Dive into seven essential tracks from Melbourne’s CS + Kreme ahead of their LA debut at ISC HQ on June 25th.
The weird tunes world is more accessible than ever, yet from the jump, CS + Kreme — the Australian duo of Sam Karmel and Conrad Standish — ran at a different speed, crafting atmospheric and insular pop music with ample room for mystery. The band’s first EPs, which came via the essential LA label Total Stasis, included instant subterranean hits like “Devotion” and “Roast Ghost.” The duo’s now sound mixed slow, seance-like riddims with oblique, seemingly nonsenical vocal chants that nevertheless settled in the listener’s subconscious.
After aligning with the taste-making London label The Trilogy Tapes, CS+Kreme dropped a couple of EPs and then a definitive album, Snoopy, which introduced liturgical music and middle-eastern influences into an already heady mix. With respective discographies stretching back to the mid 00s, CS+Kreme seem intent on coining a new musical language. In their capable hands, post-punk, dub, downtempo and a myriad of other esoteric traditions combine into an exquisite “hypno pop.”
We’re beyond thrilled to present the LA debut of CS+Kreme on June 25th at ISC HQ in collaboration with our friends at Common Time. CS+Kreme will perform live alongside special guests Madalyn Merkey and Maral. Total Stasis will play records throughout the evening.
In anticipation of the show, below are seven key tracks from the CS+Kreme catalog along with write-ups from Common Time’s Matthew McDermott and ISC’s Phil Cho.
The opener on CS + Kreme’s debut EP on Total Stasis is still one of their best. Texturally gorgeous, the track features Clare Wohlnick’s space echoed flute blending into the duo’s murky, otherworldly textures and sampled sounds. Like many CS + Kreme tracks, there’s a cathartic sort of sinking feeling to “Devotion” that’s melancholic yet tranquil. The accompanying visual from Scott Morrison, featuring a mysterious figure in a wheelchair navigating a colorful ocean reef, is a tonal hit. – Phil
A perfect mix of live and electronic instrumentation, “Whip” rides along an 808 beat, electric bass, and Conrad Standish’s cyclical “Never give up” vocal. The combination is simple but incredibly addictive and quickly unravels into waves of synthesizers and heavily processed guitar from HTRK’s Nigel Yang. It’s one of the first tracks we heard from the duo and immediately drew us into their slow, tripped-out world. – Phil
Roast Ghost (Ultra Lavender Mix)
“Roast Ghost”‘s slowed-down Roland drum machines and gauzy synths bear the influence of Melbourne’s preeminent gloom merchants, HTRK (whose singer, Jonnine Standish, is married to CS, hence the surname). The track spans a hypnotic 21 minutes to fill one side of a cassette. Lyrically, Standish strays from heavy themes of love and loss in favor of a psychedelic dream logic. Over and over, he voices these cryptic lines: “How do you get yourself untangled from a knot that was tied before you were born? / The directions to my house (house) / The detective’s in my house.”- Matt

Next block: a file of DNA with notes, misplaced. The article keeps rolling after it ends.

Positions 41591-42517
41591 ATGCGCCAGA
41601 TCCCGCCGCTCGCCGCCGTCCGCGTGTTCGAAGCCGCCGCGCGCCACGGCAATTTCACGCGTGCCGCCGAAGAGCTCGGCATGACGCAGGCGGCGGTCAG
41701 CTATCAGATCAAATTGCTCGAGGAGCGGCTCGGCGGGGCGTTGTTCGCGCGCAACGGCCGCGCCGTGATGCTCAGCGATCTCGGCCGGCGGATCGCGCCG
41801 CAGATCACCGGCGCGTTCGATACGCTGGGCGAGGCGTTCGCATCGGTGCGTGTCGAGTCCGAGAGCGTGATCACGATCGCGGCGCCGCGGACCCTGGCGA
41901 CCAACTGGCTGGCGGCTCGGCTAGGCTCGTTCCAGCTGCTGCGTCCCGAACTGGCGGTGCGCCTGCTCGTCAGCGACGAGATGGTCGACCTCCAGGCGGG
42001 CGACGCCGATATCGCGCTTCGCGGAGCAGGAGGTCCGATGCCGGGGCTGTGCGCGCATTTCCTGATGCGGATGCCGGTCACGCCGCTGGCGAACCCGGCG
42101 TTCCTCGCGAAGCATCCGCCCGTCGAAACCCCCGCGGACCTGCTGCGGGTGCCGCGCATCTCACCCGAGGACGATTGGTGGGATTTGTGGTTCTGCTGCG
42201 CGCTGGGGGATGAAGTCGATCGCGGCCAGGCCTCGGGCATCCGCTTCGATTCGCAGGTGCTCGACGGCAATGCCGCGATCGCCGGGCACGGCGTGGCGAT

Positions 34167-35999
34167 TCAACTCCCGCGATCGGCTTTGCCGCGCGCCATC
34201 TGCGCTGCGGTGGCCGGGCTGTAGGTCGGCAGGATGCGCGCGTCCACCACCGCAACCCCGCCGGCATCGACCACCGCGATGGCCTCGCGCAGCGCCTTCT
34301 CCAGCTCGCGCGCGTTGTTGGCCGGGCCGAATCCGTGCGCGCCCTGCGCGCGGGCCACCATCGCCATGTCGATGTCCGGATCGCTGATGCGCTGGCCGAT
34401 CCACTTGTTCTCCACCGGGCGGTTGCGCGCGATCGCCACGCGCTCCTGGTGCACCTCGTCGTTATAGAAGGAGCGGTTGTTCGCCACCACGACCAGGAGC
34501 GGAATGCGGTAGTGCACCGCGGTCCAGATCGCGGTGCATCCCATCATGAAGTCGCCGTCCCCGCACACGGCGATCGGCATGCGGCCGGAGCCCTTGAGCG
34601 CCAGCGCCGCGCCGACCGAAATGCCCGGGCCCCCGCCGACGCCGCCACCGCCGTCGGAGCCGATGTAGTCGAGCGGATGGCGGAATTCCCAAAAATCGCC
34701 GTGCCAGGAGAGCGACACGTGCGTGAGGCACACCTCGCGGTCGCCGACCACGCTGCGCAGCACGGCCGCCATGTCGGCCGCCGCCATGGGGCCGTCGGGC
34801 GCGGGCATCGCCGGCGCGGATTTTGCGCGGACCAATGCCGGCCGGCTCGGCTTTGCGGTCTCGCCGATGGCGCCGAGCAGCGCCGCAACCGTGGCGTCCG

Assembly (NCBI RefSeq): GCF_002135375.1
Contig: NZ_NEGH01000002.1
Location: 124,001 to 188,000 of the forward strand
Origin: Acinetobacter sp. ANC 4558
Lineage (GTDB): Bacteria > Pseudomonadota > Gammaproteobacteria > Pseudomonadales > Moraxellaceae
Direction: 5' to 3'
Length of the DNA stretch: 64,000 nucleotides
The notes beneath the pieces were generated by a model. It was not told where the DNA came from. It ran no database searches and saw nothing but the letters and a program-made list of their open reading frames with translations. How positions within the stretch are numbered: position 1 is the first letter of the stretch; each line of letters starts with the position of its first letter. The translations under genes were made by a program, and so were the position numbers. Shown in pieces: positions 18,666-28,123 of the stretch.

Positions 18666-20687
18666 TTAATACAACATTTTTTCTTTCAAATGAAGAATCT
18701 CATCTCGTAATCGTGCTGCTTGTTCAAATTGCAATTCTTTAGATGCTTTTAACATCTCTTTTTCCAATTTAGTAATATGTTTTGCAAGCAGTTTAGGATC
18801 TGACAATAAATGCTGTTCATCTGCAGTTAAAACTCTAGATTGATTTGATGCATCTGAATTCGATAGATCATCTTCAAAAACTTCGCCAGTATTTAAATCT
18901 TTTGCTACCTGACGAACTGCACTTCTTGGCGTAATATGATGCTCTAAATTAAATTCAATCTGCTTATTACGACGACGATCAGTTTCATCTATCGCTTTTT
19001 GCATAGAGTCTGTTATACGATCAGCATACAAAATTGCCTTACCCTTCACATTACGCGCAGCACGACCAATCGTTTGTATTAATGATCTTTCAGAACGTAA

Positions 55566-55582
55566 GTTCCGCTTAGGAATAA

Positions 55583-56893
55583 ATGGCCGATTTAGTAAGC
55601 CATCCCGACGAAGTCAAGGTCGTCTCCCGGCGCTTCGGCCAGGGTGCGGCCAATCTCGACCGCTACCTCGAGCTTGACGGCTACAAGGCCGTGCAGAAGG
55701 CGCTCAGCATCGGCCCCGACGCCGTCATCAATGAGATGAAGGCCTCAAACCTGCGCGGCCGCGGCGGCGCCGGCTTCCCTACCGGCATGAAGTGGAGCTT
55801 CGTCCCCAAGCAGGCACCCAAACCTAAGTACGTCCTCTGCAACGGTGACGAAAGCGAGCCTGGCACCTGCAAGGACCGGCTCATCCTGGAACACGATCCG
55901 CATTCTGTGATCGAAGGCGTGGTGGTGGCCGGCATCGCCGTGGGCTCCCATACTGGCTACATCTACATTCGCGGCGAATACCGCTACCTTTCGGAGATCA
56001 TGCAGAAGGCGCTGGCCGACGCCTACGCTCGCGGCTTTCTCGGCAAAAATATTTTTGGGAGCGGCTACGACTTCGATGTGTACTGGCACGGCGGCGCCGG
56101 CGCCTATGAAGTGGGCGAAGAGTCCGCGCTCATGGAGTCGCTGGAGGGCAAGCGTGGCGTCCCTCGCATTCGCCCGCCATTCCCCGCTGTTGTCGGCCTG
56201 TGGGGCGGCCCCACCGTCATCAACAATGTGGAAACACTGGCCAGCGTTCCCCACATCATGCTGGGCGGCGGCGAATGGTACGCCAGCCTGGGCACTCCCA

“Bugged” encapsulates the manner in which CS+Kreme’s hodgepodge approach allows them to break into new sonic territory. The instrumental track hinges on a dub-punk bassline that could have emanated from This Heat’s Cold Storage studio. Upon this foundation, the duo whips up a fantasia of acoustic guitars, whistled middle eastern melodies and decidedly modern sampling and drum programming techniques. – Matt
“Where did blueberries go?” has got to be one of the most absurdly wonderful lyrics to open up a song. Spoken in a sort of sleepy, low whisper and backed by Sam Karmel’s haunted baroque organ, the line seems to hint at an underlying trickster attitude echoed on track titles like “Pussywhistle Tea” and “Time Is A Bozo.” For a group that makes quite sophisticated experimental music, the duo doesn’t seem to take themselves too seriously and it makes their work all that much more compelling. – Phil
Most bands would have hit on the trip-hop/dubstep groove that weaves through “Blue Flu,” let it ride, and left it at that. But CS+Kreme isn’t most bands. Instead, the head-nod sections prop up a strange, longform post-punk pop song. The eight-minute cut leads off with aleatoric woodwinds and chimes and the band’s signature, spectral vocals. “Shine a light in every corner/shine a light in every crack/shine a light in every swimming pool,” standish intones. Eventually, the track blossoms into an orchestral pop motif that wouldn’t feel out of place on those Talk Talk records. – Matt
CS + Kreme’s most “club-friendly” track is a crunchy 808-roller with bubbling square-wave synth bass. The track is, unsurprisingly, not conventional at all though and features slow, arpeggiated bell tones alongside a devilishly synthetic trumpet. The tune lands on a split 10” via Michael Kucyk’s always excellent Efficient Space label alongside fellow travelers Blazer Sound System. – Phil
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